Kirsten Maclean, Lawyer, Cafcass Legal and Elizabeth Hall Head of Safeguarding, Cafcass.
There can be little doubt about it - the frisson caused by the decision of the House of Lords in Re H and R (Minors) (Sexual Abuse: Standard of Proof)  1 FLR 80 has continued to reverberate over the intervening 12 years or so, both with social workers and with other professionals working in the field of child protection. On 11 June 2008, the House of Lords took the opportunity to review it when the case of Re B (Children)  UKHL 35,  FLR (forthcoming) came before them. The decision is a very welcome one.
Since 1996 it has been generally accepted that in children's cases serious allegations are to be tested by an enhanced standard of proof. This has given rise to the question of whether, when children have been placed on the child protection register or removed from home, it has been for reasons which may not necessarily be the prime concern of social workers. Instead, it has been suspected that although protective measures may for the most part still have been taken, the reasons have been chosen because they are perceived as being likely to present less of an evidential problem than perhaps the prime safeguarding concern would present. A survey of Cafcass practitioners showed that the experience of practitioners is that it has become increasingly difficult for allegations of sexual abuse or serious physical abuse to be proved, with the result that those allegations have not always been brought to court to be tested by fact-finding hearings. Cafcass practitioners have been concerned that the problem was increased by the judicial approach taken since Re H and R.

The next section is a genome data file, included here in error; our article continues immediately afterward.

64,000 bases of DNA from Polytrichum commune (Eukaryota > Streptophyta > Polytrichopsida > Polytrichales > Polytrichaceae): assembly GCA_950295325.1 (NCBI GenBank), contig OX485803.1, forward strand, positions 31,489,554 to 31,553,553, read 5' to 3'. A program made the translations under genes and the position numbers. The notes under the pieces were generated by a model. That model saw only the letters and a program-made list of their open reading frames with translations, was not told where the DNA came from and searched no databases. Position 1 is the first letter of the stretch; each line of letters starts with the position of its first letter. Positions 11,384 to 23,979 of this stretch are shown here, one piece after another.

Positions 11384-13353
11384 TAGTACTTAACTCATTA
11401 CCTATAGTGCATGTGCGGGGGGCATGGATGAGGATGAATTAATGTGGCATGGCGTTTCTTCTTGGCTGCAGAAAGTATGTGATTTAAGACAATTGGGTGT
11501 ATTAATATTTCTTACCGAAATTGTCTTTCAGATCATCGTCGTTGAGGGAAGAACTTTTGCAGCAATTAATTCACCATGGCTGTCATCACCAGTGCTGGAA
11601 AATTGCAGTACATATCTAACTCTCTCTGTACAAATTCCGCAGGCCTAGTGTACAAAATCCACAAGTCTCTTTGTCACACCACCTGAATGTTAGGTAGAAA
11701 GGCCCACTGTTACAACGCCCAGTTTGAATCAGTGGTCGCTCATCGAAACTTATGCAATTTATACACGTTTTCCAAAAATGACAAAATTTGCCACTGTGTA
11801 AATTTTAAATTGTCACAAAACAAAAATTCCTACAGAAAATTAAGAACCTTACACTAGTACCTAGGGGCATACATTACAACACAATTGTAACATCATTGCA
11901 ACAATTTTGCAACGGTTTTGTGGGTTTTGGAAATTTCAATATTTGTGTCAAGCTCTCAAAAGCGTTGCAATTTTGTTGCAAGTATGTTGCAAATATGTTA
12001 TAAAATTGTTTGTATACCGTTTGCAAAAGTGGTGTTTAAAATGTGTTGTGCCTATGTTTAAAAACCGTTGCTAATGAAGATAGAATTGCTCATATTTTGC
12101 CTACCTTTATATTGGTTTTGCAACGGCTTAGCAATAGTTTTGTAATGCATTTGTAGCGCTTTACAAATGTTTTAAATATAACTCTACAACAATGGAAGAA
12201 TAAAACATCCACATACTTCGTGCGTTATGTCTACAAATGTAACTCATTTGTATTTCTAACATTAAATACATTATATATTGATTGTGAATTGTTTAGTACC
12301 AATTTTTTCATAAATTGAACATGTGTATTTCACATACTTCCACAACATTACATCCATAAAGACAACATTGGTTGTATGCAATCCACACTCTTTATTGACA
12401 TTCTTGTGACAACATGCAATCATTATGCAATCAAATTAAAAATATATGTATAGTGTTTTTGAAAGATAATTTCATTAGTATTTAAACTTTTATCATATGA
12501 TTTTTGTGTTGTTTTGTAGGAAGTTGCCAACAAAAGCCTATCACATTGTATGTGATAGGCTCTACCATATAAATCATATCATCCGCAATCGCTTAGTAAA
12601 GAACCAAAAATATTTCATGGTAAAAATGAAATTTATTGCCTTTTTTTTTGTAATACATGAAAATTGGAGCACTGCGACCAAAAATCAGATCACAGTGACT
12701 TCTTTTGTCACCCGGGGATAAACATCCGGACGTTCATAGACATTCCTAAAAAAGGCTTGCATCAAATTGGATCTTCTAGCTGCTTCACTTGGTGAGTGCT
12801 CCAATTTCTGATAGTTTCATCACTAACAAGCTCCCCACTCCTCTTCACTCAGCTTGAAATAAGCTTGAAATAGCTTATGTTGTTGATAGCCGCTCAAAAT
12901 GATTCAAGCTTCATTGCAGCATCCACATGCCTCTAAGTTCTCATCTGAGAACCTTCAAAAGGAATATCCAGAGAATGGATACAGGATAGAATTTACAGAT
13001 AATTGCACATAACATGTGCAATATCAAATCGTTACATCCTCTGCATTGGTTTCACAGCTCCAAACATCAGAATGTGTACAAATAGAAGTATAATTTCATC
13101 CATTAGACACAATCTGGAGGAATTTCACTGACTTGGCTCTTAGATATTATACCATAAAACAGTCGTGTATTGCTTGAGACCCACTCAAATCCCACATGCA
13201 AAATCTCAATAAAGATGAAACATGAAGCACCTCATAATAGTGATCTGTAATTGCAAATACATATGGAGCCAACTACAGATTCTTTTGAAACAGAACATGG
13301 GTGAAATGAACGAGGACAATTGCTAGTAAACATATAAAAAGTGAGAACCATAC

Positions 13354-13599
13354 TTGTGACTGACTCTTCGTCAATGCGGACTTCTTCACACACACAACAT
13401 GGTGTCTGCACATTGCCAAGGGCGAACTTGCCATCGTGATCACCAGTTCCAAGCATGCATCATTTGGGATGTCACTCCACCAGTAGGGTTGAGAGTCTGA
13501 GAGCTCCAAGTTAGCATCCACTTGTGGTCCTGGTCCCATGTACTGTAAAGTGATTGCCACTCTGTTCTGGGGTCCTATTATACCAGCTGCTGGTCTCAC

For the full article, see August  Family Law journal.